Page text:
i have a similar problem in that once i have been working on a story for a while i tend to think all my twists are lame and obvious and trite bc thy are TO ME at that point. If i abandon ship and come back later i am often surprised at my own quirks and wonder why i abandoned it. Sigh. Always with the finishing problem….
“all my twists are lame and obvious and trite bc thy are TO ME at that point”
This. Exactly. Then I trust my plotting, tell myself not to worry so hard – I can always fix it later, and keep going. That’s the advantage of being an extreme plotter: that twist was put in in response to a necessary plot point. My job is then to write it as well as possible, not to question it.
And I do the same: when I come back later, it’s fine.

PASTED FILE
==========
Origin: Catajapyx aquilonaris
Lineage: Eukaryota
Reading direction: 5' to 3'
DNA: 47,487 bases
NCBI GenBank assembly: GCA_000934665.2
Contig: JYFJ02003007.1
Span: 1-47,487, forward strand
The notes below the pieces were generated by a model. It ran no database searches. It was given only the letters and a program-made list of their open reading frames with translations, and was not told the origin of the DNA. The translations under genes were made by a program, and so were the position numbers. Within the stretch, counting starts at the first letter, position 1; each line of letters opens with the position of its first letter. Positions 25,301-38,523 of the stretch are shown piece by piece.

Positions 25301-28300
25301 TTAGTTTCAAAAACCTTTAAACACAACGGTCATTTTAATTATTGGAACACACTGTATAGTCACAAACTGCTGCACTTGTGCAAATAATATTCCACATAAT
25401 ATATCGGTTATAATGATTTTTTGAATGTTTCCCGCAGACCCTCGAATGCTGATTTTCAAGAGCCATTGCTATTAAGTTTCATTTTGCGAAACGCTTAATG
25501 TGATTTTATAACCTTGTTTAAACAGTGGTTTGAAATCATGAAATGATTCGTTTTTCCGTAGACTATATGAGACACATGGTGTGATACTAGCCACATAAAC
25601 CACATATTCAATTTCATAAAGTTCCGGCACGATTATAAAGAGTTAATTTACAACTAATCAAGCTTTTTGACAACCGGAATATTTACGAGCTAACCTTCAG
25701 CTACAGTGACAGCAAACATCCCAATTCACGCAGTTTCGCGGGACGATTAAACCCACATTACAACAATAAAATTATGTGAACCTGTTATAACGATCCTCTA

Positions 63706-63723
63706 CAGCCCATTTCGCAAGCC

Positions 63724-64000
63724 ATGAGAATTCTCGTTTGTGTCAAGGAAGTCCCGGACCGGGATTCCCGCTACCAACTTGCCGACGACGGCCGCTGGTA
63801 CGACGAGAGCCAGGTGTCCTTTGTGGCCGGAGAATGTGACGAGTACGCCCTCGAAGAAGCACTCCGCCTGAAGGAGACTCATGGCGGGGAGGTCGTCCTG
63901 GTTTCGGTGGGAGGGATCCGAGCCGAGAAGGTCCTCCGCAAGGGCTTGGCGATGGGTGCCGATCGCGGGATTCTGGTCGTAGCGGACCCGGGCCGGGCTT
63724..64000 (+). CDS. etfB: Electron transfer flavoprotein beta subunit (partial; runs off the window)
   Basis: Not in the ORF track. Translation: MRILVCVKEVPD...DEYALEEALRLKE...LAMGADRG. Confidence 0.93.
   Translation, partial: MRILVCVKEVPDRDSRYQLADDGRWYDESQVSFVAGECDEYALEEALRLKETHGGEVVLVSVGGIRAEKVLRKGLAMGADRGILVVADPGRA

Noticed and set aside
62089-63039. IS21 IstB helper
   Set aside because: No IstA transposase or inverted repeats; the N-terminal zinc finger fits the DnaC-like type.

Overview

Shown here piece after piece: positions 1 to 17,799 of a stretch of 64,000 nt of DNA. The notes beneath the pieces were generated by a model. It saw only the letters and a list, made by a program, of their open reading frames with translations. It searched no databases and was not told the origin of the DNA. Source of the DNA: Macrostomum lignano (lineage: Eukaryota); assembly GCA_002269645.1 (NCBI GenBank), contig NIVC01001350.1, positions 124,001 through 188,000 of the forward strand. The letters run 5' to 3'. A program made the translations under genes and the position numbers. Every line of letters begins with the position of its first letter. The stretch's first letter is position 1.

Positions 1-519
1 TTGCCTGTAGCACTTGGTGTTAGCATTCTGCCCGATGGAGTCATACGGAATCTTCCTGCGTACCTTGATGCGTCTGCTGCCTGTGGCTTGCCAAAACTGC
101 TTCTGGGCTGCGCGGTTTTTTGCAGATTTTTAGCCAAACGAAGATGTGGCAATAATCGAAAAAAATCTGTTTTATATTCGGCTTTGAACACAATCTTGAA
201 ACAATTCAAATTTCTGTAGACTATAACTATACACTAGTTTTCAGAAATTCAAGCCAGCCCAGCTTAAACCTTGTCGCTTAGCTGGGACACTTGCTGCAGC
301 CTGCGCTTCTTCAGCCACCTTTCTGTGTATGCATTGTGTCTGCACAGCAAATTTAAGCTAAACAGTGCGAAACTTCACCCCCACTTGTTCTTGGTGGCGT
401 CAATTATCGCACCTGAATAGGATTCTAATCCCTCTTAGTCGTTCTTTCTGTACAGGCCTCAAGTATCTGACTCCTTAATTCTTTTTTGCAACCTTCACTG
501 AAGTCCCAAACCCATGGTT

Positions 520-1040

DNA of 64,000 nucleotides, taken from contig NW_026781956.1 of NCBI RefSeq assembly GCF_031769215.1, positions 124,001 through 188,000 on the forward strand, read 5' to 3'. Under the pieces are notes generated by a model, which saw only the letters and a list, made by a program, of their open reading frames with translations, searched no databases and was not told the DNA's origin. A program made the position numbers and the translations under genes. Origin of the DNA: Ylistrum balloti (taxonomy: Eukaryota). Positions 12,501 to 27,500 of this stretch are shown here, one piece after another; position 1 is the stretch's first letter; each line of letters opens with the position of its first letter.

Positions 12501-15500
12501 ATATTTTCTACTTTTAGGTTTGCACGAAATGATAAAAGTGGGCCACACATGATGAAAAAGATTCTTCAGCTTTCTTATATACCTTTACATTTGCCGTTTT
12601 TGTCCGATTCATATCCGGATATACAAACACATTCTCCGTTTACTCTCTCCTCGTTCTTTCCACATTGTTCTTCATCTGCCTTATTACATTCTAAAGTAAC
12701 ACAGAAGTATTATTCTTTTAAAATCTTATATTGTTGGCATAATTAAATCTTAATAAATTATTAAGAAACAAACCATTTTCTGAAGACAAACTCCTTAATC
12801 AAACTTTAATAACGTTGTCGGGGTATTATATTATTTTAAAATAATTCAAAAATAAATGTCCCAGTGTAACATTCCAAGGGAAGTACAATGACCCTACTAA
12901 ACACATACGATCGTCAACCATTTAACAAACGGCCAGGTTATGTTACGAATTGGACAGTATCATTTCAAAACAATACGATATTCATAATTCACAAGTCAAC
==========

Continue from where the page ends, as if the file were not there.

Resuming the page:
I’m too old to deviate from the plan – it’s going to be hard enough reaching the end without wasting time questioning the goal. This is the path.
Lily, I know what you mean! 😀
I am always so relieved when I have readers talking about how my story endings both surprise them and are immensely gratifying and completely fit what has gone before.
The reason I’m so relieved is that by the time I’ve finished writing the story, the ending seems completely obvious to me. What I forget, is that I rarely start work on a story with a specific ending in mind. And I never know the important, significant details of the ending before I get to writing it. Often, I have to engage in some serious brainstorming in order to figure out what the ending will be, what will feel right.
So the ending wasn’t obvious to me either before I figured it out. But I forget that fact once I have figured it out! Thank goodness for readers with kind words to say!
Lily, do other people really liken you to a robot? Because you think things through logically and rationally when you have a decision to make? Because you prefer operating in an organized and sensible fashion?